“We understood for the first time how it can feel to make a product that … solves a problem,” Hannaher adds. “It’s way more fun to sell that than to sell a subwoofer that goes down to 28Hz.”

ZVOX's AccuVoice AV205
ZVOX’s AccuVoice AV205 Speaker can be fine tuned to the hearing impairment of an individual. ZVOX Audio

In the intervening period, ZVOX has expanded upon its life-improving ambitions by developing and selling its own hearing aids for significantly below average pricing, aiming to help those with mild to moderate hearing loss with the same technology it developed for its AccuVoice soundbars. With the introduction of the Hearing Aid Act, which was signed into law in 2017 and will go into effect by August of 2020, ZVOX will be allowed to sell outside of licensed clinics, making it even easier to get corrective technology for those with mild to moderate hearing loss.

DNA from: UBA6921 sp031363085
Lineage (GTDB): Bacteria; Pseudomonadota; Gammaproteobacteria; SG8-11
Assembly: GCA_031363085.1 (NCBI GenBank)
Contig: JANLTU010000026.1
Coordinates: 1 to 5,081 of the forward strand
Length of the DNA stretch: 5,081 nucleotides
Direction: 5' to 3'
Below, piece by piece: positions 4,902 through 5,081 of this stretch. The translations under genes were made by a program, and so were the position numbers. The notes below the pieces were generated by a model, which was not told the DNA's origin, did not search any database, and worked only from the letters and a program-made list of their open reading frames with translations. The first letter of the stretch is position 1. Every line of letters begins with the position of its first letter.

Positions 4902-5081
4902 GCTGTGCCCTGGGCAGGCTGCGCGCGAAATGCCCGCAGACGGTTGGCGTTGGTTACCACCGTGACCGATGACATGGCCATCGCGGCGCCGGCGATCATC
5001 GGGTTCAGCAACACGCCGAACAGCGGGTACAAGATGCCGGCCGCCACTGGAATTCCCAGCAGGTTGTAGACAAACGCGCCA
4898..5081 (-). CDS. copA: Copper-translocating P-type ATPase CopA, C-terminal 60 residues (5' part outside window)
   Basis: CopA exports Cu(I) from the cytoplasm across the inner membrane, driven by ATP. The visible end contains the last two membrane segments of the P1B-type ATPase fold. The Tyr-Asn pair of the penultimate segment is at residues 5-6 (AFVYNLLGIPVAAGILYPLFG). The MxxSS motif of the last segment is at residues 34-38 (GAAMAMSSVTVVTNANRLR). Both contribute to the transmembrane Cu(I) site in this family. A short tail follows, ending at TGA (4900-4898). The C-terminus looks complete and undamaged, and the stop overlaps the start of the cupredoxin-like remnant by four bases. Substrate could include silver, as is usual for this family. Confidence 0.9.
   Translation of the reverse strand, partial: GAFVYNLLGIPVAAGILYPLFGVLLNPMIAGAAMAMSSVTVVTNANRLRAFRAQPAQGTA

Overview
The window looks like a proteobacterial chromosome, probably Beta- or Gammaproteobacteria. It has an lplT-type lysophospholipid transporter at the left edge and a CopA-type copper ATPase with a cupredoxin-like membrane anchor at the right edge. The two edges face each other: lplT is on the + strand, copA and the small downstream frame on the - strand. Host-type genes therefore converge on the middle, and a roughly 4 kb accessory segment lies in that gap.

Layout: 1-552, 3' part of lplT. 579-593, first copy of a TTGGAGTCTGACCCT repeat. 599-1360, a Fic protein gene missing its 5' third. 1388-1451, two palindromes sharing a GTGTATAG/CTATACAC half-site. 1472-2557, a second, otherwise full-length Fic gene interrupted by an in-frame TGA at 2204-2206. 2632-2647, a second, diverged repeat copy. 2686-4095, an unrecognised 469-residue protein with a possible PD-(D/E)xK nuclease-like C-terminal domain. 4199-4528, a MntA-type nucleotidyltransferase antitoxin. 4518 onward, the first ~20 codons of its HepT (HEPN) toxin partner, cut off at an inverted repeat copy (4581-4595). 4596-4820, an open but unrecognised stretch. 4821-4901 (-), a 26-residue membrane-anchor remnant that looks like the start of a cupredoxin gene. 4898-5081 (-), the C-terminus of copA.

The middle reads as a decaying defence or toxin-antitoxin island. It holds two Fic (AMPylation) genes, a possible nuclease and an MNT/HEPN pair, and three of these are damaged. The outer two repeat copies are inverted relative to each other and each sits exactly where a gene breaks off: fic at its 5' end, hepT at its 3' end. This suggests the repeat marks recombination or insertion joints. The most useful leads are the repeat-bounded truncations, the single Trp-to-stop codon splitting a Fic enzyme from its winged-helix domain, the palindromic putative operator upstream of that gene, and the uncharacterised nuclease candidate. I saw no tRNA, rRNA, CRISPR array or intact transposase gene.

Feedback on the hearing aids (which are only sold directly from the company’s website until the law goes into effect) has been stellar so far — the company even got a letter from a retired ENT doctor in Florida complimenting them on their product.

“We thought that was very cool,” Hannaher chuckles.

The company has also recently launched its first pair of headphones, the AccuVoice AV50, a noise-canceling headphone designed to help listeners hear TV and podcast dialogue more clearly.

After over a decade making products that appeal to the hard of hearing, ZVOX has made a name for itself in an especially important market, but that doesn’t mean the company wants to see the need for products for the hard of hearing grow.

During our conversation, Hannahar talks about how he wishes more people were aware of the dangers and causes of hearing loss, and hopes that more people will consider lowering volume (and wearing earplugs at concerts) to avoid it.

“One of our engineers has been wearing [earplugs] for years now,” he says, “And his ears, when he turns my age, are going to be in way better shape than mine.”